Review: “The Butler”
For all the same reasons that some couldn’t set their politics aside to celebrate what the election of Obama meant for African Americans, I’m quite sure that some won’t be able to set their politics aside to appreciate the brilliance and power of “The Butler.” These folks will also likely allege that I’m being inconsistent with my conviction about the separateness of the two kingdoms by celebrating this film – just as they accused me of being inconsistent when I celebrated what the election of Obama meant for African Americans. I feel sorry for such people, because if you’re able to experience “The Butler” on its own terms rather than through the grid of your politics, you’ll likely find, as I did, that it is a brilliant, emotionally gripping, and profoundly insightful work.
“The Butler” is based (loosely) on the life of Cecil Gains, played by Forest Whitaker, who served as a butler in the Whitehouse for eight different Presidents (from Truman up through Reagan’s second term). As a young boy who witnessed his father being murdered for attempting to stand up to a white boss, Gaines learned early on that, if a black man is going to survive in America, he has two wear “two faces”: a subservient face he shows to white people in authority, and his real face he shows only to other black folk. As a butler in the Whitehouse, serving eight white presidents throughout the duration of the fight for civil rights, Gaines epitomizes the subservient face. The movie gives Cecil and his wife (played by Oprah Winfrey) a fictitious son whose activism in the civil rights movement threatens not only his own life, but Cecil’s job as a Whitehouse butler as well. In this way, Gaines becomes a poignant parable of the complex and tormenting inner conflicts that are created in the soul of African Americans when they are forced to wear a dehumanizing, subservient face to survive in a white-dominated and unjust society.
Whitaker’s performance is Oscar worthy. The manner in which Whitaker is able to convey pain and confusion through his eyes, without saying a word, is masterful! There is one powerful scene in which Cecil finally musters up the courage to point out to his white boss that African Americans in the Whitehouse are paid 40% less than whites who do the same work. Feeling that this is unfair, Cecil timidly asks his boss if the pay could be made more equitable. The white boss doesn’t even bother to look up from his paper work as he callously comments that, if Cecil is unhappy with his pay he should find work elsewhere. For the next minute we watch Cecil silently gaze at his boss who continues to engage in his paper work, oblivious to Cecil’s existence. Throughout this poignant minute, Whittaker’s tormented eyes convey the pain and confusion of a young boy seeing his father murdered for daring to confront a white man.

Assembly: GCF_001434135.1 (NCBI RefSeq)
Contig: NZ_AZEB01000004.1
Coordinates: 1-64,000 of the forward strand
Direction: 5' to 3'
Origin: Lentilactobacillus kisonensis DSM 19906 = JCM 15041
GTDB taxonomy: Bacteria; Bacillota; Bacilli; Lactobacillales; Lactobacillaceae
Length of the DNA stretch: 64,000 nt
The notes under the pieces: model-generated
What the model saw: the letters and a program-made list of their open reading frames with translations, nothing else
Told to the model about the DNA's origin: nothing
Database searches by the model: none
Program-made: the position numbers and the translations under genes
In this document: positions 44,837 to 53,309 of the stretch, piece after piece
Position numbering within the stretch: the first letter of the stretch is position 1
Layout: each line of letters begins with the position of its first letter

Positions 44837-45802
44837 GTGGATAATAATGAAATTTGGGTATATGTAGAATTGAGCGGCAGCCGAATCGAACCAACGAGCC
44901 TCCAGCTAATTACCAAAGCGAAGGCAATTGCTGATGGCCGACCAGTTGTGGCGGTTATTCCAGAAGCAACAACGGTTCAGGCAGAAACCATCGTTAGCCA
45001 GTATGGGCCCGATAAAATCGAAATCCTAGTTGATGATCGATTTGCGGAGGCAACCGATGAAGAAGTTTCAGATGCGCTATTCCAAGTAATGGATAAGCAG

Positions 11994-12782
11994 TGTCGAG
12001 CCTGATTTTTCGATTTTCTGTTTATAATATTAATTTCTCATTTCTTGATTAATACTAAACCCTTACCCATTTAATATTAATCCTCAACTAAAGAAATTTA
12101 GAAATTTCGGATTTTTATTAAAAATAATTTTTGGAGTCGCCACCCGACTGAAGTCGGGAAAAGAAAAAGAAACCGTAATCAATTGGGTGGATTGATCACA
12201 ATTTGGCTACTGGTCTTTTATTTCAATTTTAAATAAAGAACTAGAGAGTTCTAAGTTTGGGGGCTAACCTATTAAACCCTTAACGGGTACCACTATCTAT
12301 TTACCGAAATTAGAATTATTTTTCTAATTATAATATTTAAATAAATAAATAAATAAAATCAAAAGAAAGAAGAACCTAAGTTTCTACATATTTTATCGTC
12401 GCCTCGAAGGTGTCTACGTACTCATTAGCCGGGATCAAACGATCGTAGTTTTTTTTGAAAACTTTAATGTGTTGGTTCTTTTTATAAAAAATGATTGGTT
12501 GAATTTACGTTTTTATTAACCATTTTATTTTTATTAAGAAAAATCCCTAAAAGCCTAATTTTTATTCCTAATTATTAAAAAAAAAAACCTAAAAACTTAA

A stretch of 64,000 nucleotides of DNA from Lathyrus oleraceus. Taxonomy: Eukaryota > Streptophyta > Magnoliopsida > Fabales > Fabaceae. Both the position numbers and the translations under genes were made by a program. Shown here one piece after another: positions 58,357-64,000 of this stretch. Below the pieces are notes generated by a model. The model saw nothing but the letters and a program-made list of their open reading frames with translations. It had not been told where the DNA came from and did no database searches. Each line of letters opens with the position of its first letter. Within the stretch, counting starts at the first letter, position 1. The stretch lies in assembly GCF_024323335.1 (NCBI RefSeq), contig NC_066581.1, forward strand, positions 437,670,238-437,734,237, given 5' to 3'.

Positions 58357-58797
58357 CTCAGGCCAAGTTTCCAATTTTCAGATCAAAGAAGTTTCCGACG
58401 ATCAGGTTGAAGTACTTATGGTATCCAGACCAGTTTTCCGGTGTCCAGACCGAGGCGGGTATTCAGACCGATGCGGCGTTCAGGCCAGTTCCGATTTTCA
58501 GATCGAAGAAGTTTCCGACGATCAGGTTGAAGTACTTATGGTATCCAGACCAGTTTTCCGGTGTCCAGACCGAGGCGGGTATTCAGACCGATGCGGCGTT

I’m not saying “The Butler” doesn’t have certain shortcomings. For example, while some of the Presidents are impersonated well, others are not. Alan Rickman’s rendition of Reagan came close to being a caricature, and I found the artificial nose on John Cusack in an attempt to make him look like Nixon to be an almost comical distraction. It also seemed at times like the movie was trying to cover too much and to cram in too many stars. (This clearly was a movie a lot of Hollywood folks wanted to appear in!) Some of these performances were absolutely incredible. For example, Oprah brilliantly captured the complex dynamics at work in the heart of Cecil’s wife, Jane Fonda did a stunning short performance as Nancy Reagan, and Cuba Gooding Jr. was outstanding (as he always is) as a relative of the family. But I wish the movie had less cluttered so that the focus could have been more exclusively on Whitaker and Oprah, who form the heart of this moving story.
But the truth is that this movie is so profoundly compelling and insightful on so many levels that the shortcomings strike me as negligible. The movie took me to so many places I felt a bit like I was on an emotional rollercoaster. In several scenes I found myself thinking of my three African American grandchildren and I almost exploded in tears. Other scenes, such as one in which students defying Jim Crow laws in the South are viciously abused by a crowd of angry whites, filled me with rage and sadness. And still other scenes, especially those involving Cecil and his wife in their later years, were simply poignantly tender. I can convey how deeply this movie touched me by admitting to you that, for the rest of the night following the movie, I found it impossible to talk about it with Shelley without my voice cracking.
Yet, as gut-wrenching as it is, the central message of “The Butler” is one of hope. As an elderly Cecil is ushered in to meet the first black President in American history – something he said “he’d never dreamed he live to see” – we’re reminded that, as far as we have yet to go, we’ve come a long, long way. (And no, Obama was not among the many stars that were cast in his movie.)
Bless you, and enjoy this movie!